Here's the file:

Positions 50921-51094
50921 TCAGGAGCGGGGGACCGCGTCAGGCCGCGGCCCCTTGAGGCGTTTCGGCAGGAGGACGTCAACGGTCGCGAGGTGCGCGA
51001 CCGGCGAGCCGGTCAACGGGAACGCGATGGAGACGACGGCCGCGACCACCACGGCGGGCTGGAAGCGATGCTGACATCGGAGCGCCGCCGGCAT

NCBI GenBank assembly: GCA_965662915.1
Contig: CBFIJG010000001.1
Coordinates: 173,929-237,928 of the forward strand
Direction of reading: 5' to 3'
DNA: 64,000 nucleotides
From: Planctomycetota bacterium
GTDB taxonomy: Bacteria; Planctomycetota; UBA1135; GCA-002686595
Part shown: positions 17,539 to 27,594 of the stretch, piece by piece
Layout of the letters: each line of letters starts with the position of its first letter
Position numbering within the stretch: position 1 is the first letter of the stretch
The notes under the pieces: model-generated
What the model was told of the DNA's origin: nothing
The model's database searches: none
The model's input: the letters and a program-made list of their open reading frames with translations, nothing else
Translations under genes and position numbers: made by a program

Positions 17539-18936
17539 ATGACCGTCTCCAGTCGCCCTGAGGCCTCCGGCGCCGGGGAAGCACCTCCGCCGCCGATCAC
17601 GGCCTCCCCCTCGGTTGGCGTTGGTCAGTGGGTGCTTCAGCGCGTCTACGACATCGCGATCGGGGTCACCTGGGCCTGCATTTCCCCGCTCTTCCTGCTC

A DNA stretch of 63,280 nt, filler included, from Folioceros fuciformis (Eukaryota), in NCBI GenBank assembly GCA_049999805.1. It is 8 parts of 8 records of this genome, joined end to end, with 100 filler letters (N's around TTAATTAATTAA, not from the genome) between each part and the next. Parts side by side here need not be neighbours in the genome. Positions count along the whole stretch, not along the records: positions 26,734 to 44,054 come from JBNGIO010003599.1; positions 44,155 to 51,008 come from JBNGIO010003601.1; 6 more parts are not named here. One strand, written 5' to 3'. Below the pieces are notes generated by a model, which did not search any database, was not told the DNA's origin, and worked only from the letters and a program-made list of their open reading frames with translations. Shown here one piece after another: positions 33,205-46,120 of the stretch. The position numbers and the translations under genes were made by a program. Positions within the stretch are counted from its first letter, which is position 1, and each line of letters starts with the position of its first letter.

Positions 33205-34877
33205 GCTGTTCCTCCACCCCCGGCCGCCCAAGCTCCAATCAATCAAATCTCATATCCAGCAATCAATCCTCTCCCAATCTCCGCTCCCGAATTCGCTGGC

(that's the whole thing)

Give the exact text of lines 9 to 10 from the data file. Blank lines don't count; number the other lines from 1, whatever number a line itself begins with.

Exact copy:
From: Planctomycetota bacterium
GTDB taxonomy: Bacteria; Planctomycetota; UBA1135; GCA-002686595